Making travel arrangements

There are numerous apps you can use to reserve flights, hotels and attractions. I generally use Expedia, but I sometimes consult with Kayak or Trivago to look for lower fares or hotel rates. With hotels, it’s common to find lower rates on a third-party app than from the hotel’s own website but not always, so it’s worth checking both. With airlines, I find it rare to get a lower price from a third party, but sometimes the third party might tell me about a fare that I wouldn’t know about if I had just used my favorite airline sites. Sometimes you can even save money by taking what seems to be a usual route, such as via Istanbul or Iceland to get a lower fare to Europe.  I generally prefer to book air travel directly from the airline in case I need to ask for some type of exception or upgrade. I’ve had the experience of trying to resolve an issue with an airline only to be told to call my travel agent, which, in the case of an app or web service, may or may not be a major extra hassle.

Getting your phone ready

By this time, I’m sure you know that your smartphone is an amazing tool for when you’re on the go. If you think you may be driving or navigating in areas without cell service, use Google Maps download feature to download the maps for that area before you go.  Make sure you have the apps on your phone that you think you’ll need before you leave. You may not get as fast a connection on the road as you can at home.

If you’re traveling by air, be sure you have the airline app and that you’ve logged in with your account. Some airlines require their apps to watch entertainment or even to purchase food on board.

If you’re traveling outside the U.S., be sure to check with your carrier about roaming rates and international travel plans. All the major carriers have deals that can greatly reduce the cost of data, texts and calls. It’s really important to check this out in advance, because roaming rates might otherwise be extremely expensive. If you don’t have an international plan, turn off data before you leave or you might get a very large bill for data if your phone does any automatic updates. You can get free data, text or even calls overseas if you connect to Wi-Fi, and you might want to make sure you have an account with WhatsApp, Google Voice, Skype or other other service that lets you make free or low cost calls or video calls back home from anywhere there’s an internet connection.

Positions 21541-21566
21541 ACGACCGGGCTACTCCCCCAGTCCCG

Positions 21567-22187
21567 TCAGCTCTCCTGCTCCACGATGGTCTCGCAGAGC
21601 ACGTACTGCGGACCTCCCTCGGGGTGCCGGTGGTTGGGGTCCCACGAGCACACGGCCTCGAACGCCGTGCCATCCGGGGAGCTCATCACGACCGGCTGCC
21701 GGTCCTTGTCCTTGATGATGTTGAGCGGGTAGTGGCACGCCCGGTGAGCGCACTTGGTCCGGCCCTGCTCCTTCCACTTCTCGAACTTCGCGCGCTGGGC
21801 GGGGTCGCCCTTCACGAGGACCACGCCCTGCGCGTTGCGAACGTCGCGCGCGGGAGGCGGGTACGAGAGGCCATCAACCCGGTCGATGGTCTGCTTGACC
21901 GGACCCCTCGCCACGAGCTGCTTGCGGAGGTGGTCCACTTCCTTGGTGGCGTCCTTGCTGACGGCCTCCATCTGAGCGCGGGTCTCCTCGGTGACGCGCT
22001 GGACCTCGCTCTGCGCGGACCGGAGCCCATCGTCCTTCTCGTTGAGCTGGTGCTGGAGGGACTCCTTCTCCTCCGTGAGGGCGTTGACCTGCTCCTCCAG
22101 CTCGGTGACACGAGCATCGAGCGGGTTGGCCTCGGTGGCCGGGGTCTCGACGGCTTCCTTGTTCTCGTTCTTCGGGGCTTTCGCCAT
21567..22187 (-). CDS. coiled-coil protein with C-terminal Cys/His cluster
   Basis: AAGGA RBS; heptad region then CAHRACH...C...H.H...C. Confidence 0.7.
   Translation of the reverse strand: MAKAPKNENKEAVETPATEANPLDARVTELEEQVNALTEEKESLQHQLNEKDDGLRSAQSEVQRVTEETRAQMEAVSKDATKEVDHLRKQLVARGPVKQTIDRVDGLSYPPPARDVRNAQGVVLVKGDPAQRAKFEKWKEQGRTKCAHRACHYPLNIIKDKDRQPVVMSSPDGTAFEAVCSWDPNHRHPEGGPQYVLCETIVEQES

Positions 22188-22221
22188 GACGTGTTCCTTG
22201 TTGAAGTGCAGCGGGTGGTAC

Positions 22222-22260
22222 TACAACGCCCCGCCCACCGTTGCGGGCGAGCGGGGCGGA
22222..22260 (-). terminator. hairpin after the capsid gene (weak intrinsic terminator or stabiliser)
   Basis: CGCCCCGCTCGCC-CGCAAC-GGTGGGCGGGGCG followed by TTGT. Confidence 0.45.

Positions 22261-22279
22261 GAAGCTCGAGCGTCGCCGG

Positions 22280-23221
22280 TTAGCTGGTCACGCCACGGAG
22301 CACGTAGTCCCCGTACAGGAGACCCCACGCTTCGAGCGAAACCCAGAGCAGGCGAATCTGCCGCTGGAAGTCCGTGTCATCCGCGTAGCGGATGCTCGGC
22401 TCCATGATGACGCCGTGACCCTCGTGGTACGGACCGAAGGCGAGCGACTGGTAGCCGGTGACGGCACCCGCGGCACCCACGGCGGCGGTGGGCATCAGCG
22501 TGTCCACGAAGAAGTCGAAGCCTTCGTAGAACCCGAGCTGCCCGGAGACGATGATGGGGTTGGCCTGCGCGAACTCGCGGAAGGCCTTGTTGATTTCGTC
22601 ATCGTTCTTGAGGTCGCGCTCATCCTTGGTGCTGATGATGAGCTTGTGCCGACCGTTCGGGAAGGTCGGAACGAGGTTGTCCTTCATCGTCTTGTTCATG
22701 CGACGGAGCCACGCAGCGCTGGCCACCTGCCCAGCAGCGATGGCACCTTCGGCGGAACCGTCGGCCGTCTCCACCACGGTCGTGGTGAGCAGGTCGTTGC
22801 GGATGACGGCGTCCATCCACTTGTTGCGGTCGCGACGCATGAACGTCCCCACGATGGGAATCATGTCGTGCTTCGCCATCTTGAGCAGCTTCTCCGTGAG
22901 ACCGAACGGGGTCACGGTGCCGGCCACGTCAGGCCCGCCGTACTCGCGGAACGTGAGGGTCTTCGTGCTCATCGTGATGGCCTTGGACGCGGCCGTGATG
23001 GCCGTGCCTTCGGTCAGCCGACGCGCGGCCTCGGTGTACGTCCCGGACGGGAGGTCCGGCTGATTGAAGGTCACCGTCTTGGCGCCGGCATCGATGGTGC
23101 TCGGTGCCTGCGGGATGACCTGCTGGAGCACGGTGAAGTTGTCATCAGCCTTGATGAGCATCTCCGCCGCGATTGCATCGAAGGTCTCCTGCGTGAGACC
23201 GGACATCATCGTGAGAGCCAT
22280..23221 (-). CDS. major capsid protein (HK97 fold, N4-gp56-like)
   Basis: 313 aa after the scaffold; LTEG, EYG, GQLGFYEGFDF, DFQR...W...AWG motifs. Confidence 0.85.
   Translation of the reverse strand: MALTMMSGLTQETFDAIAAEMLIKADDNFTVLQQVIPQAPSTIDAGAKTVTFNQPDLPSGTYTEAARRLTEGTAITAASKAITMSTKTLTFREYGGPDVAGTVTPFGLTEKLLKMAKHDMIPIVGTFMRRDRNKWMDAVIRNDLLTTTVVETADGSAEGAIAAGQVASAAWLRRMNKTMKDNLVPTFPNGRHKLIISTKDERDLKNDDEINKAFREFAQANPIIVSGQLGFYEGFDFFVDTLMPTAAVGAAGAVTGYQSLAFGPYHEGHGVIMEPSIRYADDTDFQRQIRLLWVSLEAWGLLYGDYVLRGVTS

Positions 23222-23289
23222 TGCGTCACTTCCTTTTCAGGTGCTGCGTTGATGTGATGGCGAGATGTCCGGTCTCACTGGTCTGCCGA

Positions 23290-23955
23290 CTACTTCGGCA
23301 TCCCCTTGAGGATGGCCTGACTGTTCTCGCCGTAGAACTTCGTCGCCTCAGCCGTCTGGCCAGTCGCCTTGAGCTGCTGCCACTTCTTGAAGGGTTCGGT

Bon Voyage. And, in the unlikely event you don’t know what that means, Google Translate and other apps can easily help you translate between English and French or just about any other language.

Larry Magid is a tech journalist and internet safety activist. Contact him at

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About the Author
Yosi Yahoudai is a founder and the managing partner of J&Y. His practice is comprised primarily of cases involving automobile and motorcycle accidents, but he also represents people in premises liability lawsuits, including suits alleging dangerous conditions of public property, third-party criminal conduct, and intentional torts. He also has expertise in cases involving product defects, dog bites, elder abuse, and sexual assault. He earned his Bachelor of Arts from the University of California and is admitted to practice in all California State Courts, and the United States District Court for the Southern District of California. If you have any questions about this article, you can contact Yosi by clicking here.